' ' Cinema Romantico: Friday's Old Fashioned: The Bribe (1949)

Friday, November 02, 2018

Friday's Old Fashioned: The Bribe (1949)

“The Bribe” opens with a voiceover. Rigby (Robert Taylor), in his hotel room on the island of Carlotta off the coast of central America, smoking a cigarette, watching a storm kick up, laments his fate in monologue. But he is not, mind you, speaking to us, as voiceovers often do, explaining, telling. No, the words quickly betray that he is speaking to himself, which director Robert Z. Leonard underlines by showing Rigby looking at himself in the mirror, the camera not looking over his shoulder but from the side, like he’s two men. In a way, he is, or comes to be, as the movie flashes back, with a neat dissolve in that mirror, to the beginning of Rigby’s story to explain how he got here. Yet this opening is not the ending either. It is midway through, and when the action circles back around, the voiceover continues, Rigby is still talking to himself in the present tense, suggesting voices in his head. That confliction, however, is more prominent in the voiceovers than it ever is Taylor’s performance, never mind the movie, which proves to be most conflicted about what it wants to be.

The flashback begins with Rigby, a federal agent, assigned to central America to bust up a ring illegally selling surplus WWII aircraft engines. That’s a potentially intriguing plot point, suggesting the leftovers of a valorous cause being used in the service of evil, though the movie just employs it as a plot instigator, uninterested in its emblematic overtones. No, the elements here suggest a traditional noir, as the man Rigby’s sent to check out as a prime suspect, scurrilous drunk Tug Hintten (John Hodiak), whose name suggests future President Tug Benson’s ne’er-do-well father, is married to Elizabeth (Ava Gardner), the prospective Femme Fatale. She is a part-time singer at a nightclub where Rigby first encounters her as the movie stops dead in its track to simply give itself over to Gardner’s presence, rendering it believable that a federal agent might well think about renouncing his oath to run off.

From there, however, the character of Elizabeth blossoms, sort of, into something apart from her apparent archetype. She might well be attractive, even seductive, and she does lead Rigby down the primrose path, all characteristics of a femme fatale, but the script also takes care to garner sympathy on her behalf. Though she is tempted by Rigby, and though he is tempted by her, she remains devoted to her husband, whose alcoholism and anger issues, she explains, stem directly from his experiences in WWII. This, alas, is another un-pulled thread suggesting the dire mental state of post-war America as Tugg becomes nothing more than a plot device, a means to tease out the romance of Rigby and Elizabeth and to be utilized as leverage over Rigby. This is a love triangle of convenience more than illicetness.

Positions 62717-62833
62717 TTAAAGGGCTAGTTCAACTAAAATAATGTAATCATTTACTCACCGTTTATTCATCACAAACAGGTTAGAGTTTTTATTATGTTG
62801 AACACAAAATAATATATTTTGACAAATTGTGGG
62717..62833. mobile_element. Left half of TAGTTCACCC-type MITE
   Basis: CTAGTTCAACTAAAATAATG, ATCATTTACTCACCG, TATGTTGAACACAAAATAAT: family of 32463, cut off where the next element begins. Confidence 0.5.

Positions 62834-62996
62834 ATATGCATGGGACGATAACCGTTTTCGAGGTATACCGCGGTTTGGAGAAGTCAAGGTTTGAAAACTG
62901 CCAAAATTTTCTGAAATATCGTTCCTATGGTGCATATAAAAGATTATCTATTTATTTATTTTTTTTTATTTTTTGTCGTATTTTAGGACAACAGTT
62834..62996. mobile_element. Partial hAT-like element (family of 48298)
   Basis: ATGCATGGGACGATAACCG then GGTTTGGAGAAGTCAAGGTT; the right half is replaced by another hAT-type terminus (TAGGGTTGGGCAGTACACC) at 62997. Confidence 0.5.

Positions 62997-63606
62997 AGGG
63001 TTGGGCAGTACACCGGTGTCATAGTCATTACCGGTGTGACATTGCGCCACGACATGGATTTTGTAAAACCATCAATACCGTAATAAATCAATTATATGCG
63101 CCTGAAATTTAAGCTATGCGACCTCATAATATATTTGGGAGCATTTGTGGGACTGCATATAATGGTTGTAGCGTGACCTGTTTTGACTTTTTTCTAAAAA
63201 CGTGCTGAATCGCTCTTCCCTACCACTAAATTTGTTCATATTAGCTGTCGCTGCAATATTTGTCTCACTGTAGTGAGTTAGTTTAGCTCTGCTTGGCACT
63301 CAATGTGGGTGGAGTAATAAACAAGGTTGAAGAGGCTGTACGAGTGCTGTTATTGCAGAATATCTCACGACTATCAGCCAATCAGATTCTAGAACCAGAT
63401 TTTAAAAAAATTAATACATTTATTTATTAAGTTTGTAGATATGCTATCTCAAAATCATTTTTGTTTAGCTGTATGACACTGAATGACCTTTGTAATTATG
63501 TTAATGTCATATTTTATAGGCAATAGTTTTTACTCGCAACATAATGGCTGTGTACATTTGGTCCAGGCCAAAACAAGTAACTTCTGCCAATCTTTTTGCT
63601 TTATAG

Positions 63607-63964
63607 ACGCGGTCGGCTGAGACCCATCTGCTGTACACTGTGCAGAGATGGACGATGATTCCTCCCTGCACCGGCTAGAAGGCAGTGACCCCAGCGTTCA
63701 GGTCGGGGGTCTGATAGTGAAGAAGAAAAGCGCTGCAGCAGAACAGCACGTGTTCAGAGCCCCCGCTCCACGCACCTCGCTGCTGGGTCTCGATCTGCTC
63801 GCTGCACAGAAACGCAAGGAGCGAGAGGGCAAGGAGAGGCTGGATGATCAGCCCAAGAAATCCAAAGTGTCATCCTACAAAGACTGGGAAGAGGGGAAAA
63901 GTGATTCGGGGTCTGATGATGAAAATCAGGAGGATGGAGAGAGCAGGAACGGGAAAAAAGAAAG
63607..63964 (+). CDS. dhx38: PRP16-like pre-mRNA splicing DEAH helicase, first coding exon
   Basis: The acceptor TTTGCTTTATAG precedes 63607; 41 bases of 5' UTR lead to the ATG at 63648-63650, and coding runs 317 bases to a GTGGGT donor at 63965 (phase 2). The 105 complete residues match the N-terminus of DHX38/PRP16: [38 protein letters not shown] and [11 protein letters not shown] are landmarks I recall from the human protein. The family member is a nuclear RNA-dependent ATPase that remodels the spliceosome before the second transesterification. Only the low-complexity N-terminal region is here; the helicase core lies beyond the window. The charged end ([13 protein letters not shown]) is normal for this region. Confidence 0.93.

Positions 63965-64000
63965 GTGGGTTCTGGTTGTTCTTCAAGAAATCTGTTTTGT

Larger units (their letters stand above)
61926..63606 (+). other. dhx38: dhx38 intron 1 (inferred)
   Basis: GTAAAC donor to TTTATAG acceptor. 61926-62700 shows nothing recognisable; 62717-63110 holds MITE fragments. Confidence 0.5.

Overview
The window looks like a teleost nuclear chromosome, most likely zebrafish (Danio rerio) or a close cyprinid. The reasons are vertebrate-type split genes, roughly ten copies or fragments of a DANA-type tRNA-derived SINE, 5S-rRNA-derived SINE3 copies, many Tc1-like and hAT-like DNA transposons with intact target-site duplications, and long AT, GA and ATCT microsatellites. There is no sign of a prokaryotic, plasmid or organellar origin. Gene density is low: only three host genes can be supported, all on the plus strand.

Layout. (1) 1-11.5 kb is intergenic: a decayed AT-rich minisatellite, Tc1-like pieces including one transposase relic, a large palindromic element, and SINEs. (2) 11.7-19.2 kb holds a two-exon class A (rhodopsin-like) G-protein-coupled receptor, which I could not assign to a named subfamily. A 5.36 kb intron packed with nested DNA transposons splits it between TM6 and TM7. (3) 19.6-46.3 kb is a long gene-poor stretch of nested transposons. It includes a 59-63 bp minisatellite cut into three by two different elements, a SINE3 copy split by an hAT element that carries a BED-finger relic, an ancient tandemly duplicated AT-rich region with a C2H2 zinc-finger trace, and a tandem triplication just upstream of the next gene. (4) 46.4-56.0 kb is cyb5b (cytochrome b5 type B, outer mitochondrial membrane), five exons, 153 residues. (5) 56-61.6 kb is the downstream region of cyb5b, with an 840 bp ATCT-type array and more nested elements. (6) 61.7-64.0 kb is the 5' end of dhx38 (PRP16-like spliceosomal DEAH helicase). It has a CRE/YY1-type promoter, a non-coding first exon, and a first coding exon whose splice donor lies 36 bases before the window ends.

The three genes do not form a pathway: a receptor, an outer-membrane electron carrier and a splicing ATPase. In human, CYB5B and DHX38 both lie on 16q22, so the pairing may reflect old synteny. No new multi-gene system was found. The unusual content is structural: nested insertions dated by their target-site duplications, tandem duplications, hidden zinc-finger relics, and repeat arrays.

No, the sinister elements of this noir are instead found in Carwood (Vincent Price) who masquerades as friend and quickly reveals himself as foe, the preeminent foe, along with Bealer (Charles Laughton), the bagman go-between for foe and federal agent. Price extracts considerable mileage just from his fiendish grin, but it’s Laughton who stands out. In his slovenly, cheerfully vile air his bagman comes across like someone who’s made peace with a fallen world and is only too happy to switch sides so long as it suits him.

In a way, the script seems to call for Rigby to go the way of Bealer by turning his back on his government employers and falling in with Elizabeth, though Taylor is less convincing in these moments, his five o’clock shadow doing the possibly depraved lifting more than his own acting. But in another way, the script seems to not want Rigby to go the way of Bealer at all, which is why it makes sure that Tugg is written out of the movie, to ensure that it is ethically acceptable when Rigby goes off with Elizabeth. That curbs so much of the noirish moral ambiguity and undermines an otherwise visually appealing final shootout where despite the pizazz of a fireworks celebration, “The Bribe” fizzles out.

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